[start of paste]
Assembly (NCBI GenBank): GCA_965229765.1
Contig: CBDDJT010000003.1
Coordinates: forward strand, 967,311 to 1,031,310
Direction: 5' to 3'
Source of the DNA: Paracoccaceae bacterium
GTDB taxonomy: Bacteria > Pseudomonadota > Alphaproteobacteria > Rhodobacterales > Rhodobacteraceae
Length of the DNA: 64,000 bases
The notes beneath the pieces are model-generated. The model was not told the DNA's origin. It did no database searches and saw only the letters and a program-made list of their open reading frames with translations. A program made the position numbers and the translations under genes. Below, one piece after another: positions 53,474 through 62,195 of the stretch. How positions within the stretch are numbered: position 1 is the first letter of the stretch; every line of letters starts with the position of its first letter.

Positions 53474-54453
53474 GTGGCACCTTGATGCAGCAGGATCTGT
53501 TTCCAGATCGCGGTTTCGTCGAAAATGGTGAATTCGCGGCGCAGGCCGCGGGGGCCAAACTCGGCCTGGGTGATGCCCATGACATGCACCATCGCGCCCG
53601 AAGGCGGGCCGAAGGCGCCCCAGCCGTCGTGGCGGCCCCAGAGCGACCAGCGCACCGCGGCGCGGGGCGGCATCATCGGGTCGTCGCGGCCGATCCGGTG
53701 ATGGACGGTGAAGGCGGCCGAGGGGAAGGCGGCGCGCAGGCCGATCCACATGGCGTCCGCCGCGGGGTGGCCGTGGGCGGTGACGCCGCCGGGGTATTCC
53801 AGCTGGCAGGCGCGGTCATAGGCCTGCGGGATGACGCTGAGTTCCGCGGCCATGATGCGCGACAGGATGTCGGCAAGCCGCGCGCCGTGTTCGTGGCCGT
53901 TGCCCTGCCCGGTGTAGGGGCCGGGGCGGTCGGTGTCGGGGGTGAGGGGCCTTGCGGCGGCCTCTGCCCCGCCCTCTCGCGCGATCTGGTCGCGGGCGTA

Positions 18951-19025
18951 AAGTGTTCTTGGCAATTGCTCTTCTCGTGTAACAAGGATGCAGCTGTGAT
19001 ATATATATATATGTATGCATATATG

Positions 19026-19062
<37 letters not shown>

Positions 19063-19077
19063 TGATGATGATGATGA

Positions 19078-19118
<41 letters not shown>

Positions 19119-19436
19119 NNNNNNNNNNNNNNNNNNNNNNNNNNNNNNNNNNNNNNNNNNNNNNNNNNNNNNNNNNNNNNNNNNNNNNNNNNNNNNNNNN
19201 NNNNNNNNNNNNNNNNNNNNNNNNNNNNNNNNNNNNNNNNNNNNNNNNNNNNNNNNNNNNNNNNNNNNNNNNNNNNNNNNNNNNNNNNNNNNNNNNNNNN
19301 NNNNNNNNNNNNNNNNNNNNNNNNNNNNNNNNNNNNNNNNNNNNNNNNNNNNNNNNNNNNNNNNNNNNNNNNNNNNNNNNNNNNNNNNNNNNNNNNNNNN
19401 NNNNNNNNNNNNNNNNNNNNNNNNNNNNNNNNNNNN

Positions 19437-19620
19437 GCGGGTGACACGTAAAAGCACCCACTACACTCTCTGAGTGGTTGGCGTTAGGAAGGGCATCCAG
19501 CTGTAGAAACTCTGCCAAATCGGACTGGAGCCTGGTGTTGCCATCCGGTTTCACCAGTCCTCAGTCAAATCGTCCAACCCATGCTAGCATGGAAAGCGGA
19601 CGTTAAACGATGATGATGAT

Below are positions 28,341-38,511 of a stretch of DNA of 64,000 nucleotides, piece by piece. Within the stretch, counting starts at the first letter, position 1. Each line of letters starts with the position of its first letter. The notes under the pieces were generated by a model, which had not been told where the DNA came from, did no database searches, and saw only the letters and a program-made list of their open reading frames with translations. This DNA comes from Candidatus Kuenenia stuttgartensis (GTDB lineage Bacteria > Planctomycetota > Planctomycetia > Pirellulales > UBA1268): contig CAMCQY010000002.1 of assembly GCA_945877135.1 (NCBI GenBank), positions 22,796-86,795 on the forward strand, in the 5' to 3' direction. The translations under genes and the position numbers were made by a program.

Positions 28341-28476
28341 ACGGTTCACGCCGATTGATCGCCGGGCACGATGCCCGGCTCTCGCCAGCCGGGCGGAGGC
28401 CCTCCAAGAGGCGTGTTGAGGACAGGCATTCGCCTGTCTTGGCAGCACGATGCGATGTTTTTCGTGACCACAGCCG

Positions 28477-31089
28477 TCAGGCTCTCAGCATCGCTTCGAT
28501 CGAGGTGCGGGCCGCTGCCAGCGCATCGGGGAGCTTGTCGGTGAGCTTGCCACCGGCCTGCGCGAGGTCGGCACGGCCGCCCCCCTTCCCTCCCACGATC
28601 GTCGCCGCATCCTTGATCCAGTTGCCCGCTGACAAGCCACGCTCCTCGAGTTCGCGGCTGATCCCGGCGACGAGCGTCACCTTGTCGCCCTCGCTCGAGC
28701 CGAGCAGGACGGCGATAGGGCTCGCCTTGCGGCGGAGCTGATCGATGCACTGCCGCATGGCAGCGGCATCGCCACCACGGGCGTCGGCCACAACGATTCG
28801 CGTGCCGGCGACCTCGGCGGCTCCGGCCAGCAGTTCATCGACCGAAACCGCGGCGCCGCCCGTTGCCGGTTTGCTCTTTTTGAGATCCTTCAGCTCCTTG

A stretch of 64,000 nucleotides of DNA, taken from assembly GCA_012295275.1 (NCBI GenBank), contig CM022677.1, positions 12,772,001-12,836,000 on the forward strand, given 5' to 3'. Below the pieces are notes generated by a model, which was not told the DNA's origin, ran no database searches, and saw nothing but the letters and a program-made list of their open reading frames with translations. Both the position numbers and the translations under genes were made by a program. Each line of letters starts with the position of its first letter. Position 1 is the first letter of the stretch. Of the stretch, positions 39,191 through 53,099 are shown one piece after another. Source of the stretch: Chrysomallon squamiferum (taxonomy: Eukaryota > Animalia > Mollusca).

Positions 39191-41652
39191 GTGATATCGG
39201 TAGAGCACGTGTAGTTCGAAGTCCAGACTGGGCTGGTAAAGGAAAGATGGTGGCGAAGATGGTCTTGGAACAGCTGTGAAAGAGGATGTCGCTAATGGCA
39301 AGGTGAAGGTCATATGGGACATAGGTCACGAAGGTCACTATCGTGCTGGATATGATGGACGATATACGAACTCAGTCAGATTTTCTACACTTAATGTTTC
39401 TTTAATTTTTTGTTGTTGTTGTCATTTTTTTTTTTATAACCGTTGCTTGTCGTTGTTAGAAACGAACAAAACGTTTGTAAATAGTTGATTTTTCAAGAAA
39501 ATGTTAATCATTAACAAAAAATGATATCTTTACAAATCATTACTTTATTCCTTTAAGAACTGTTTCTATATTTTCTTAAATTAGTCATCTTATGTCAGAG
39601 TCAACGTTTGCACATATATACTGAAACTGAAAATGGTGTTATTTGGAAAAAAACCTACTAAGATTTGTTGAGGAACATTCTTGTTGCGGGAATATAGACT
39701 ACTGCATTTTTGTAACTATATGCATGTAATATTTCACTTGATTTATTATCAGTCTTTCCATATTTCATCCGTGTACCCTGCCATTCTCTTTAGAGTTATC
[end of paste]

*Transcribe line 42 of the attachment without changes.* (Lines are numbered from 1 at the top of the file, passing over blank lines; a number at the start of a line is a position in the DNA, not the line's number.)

28701 CGAGCAGGACGGCGATAGGGCTCGCCTTGCGGCGGAGCTGATCGATGCACTGCCGCATGGCAGCGGCATCGCCACCACGGGCGTCGGCCACAACGATTCG